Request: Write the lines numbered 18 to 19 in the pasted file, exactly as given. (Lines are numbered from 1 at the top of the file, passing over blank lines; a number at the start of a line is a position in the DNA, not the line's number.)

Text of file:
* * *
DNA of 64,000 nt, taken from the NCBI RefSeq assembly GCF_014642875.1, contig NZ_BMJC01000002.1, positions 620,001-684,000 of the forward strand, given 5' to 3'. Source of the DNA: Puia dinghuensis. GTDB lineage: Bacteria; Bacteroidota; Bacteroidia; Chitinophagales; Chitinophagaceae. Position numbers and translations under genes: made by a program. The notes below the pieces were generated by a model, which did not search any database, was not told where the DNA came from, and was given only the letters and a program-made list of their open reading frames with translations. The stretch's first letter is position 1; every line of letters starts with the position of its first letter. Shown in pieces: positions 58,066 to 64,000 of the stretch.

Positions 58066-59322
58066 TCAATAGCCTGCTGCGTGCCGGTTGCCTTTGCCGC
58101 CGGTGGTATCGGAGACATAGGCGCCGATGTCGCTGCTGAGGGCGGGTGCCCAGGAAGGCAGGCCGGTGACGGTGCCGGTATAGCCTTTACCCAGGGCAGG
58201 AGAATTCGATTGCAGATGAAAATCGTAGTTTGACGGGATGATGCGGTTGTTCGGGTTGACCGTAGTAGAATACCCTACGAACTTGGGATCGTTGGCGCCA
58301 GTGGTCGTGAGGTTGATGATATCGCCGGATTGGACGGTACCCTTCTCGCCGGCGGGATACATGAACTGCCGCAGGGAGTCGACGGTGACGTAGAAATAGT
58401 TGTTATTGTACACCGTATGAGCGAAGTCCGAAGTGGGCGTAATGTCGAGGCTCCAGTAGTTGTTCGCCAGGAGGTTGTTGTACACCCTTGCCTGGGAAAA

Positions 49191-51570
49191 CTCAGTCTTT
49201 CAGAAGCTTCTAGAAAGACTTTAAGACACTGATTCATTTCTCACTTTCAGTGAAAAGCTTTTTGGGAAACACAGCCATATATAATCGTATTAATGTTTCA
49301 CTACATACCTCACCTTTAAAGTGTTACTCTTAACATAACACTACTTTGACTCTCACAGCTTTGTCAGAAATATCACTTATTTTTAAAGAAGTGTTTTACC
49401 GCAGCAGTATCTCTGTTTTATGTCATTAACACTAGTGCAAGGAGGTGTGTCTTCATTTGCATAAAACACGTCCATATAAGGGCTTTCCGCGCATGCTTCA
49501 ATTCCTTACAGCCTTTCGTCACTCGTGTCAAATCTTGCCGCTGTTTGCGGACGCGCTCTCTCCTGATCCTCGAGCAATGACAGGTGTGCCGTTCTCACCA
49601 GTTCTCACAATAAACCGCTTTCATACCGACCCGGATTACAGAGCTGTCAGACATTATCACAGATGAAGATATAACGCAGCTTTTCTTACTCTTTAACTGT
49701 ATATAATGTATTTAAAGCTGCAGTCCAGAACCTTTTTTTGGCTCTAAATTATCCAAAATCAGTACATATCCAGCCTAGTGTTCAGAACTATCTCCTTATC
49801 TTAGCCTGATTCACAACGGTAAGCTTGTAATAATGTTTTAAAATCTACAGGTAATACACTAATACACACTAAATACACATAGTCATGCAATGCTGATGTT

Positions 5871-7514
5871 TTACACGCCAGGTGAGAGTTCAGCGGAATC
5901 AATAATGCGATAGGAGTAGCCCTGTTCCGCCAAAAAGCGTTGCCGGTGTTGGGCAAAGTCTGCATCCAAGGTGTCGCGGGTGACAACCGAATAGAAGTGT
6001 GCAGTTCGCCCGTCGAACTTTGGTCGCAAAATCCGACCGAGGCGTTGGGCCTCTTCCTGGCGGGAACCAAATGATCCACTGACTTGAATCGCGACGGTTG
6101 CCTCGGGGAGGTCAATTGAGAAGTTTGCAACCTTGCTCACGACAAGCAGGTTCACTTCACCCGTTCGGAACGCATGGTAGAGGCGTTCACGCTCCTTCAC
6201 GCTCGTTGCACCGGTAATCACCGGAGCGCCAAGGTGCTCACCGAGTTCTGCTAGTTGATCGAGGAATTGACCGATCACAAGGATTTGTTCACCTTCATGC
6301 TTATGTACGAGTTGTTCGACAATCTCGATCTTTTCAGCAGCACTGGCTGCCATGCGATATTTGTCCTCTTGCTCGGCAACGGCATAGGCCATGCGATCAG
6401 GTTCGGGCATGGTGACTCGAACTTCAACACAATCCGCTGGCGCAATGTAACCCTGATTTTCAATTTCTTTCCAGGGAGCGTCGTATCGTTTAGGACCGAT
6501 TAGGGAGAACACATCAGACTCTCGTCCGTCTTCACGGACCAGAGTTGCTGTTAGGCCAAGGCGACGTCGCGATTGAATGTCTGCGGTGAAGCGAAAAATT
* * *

5871 TTACACGCCAGGTGAGAGTTCAGCGGAATC
5901 AATAATGCGATAGGAGTAGCCCTGTTCCGCCAAAAAGCGTTGCCGGTGTTGGGCAAAGTCTGCATCCAAGGTGTCGCGGGTGACAACCGAATAGAAGTGT